Apache Flink Valuable Features

-Rahul Agarwal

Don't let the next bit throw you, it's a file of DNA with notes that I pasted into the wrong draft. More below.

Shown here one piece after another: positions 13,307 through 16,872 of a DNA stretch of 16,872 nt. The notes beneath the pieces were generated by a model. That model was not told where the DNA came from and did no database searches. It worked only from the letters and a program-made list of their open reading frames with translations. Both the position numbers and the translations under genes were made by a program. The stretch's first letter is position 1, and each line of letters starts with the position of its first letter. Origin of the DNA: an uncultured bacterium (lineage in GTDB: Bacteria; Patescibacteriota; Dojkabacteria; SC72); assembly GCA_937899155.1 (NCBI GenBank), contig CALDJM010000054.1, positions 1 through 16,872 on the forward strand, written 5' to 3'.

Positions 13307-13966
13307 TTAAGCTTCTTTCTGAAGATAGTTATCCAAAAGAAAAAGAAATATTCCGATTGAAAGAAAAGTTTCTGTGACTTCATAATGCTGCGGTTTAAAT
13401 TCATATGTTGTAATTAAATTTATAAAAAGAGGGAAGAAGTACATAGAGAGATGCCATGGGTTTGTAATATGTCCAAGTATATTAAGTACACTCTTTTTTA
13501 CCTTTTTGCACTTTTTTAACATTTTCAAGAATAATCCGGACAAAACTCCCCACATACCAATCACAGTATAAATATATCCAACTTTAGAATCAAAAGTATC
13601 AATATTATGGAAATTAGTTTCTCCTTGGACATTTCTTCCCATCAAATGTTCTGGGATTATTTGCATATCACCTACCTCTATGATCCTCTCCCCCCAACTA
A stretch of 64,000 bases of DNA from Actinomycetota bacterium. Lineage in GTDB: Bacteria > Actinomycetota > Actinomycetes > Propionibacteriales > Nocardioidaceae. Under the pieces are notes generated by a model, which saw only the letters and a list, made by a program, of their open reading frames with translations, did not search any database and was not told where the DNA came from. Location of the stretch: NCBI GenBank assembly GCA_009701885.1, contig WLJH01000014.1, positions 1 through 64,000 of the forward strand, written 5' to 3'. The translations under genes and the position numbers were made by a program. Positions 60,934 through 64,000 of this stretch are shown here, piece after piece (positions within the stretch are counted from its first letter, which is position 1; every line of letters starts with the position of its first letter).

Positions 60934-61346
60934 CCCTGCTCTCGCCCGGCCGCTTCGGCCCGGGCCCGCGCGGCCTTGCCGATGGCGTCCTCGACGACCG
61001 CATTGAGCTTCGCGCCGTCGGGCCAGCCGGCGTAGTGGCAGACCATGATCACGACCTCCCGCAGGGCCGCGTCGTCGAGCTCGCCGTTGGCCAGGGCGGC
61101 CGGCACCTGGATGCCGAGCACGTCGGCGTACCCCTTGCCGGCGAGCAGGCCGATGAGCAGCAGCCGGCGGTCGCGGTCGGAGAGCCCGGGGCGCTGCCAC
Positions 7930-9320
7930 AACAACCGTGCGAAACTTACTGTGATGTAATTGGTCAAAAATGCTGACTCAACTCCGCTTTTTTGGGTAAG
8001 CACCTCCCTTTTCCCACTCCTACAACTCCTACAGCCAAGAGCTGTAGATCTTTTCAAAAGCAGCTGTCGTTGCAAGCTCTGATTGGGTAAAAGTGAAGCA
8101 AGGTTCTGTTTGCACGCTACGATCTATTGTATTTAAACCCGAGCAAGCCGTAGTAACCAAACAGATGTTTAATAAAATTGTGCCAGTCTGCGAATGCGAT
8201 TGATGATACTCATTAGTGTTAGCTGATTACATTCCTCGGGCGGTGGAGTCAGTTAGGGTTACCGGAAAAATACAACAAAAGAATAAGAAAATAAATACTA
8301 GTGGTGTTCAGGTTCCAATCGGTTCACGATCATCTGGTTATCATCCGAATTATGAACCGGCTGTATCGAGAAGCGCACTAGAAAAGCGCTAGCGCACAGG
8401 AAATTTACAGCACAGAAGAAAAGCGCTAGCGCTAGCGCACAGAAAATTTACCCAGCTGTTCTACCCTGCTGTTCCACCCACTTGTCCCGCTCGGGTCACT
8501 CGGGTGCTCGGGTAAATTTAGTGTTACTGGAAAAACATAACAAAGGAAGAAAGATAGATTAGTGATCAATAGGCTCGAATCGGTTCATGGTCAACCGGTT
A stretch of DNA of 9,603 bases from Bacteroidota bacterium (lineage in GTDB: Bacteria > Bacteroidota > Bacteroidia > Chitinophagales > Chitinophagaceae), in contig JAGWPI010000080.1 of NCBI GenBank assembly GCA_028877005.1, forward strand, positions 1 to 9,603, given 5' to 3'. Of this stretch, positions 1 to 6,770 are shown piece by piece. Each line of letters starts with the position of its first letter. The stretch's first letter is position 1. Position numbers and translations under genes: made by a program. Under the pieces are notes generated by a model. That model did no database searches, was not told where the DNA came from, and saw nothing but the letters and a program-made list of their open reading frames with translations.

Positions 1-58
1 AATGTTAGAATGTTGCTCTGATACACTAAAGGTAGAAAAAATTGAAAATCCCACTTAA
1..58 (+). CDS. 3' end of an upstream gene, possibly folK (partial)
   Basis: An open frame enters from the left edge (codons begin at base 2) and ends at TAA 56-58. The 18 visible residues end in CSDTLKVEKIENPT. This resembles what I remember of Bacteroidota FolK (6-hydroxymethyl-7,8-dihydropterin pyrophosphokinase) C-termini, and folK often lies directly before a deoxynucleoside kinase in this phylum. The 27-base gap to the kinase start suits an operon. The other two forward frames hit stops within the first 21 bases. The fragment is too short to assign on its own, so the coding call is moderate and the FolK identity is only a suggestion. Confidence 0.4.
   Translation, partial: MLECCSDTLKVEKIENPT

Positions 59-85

Sr. Software Engineer at a tech services company with 10,001+ employees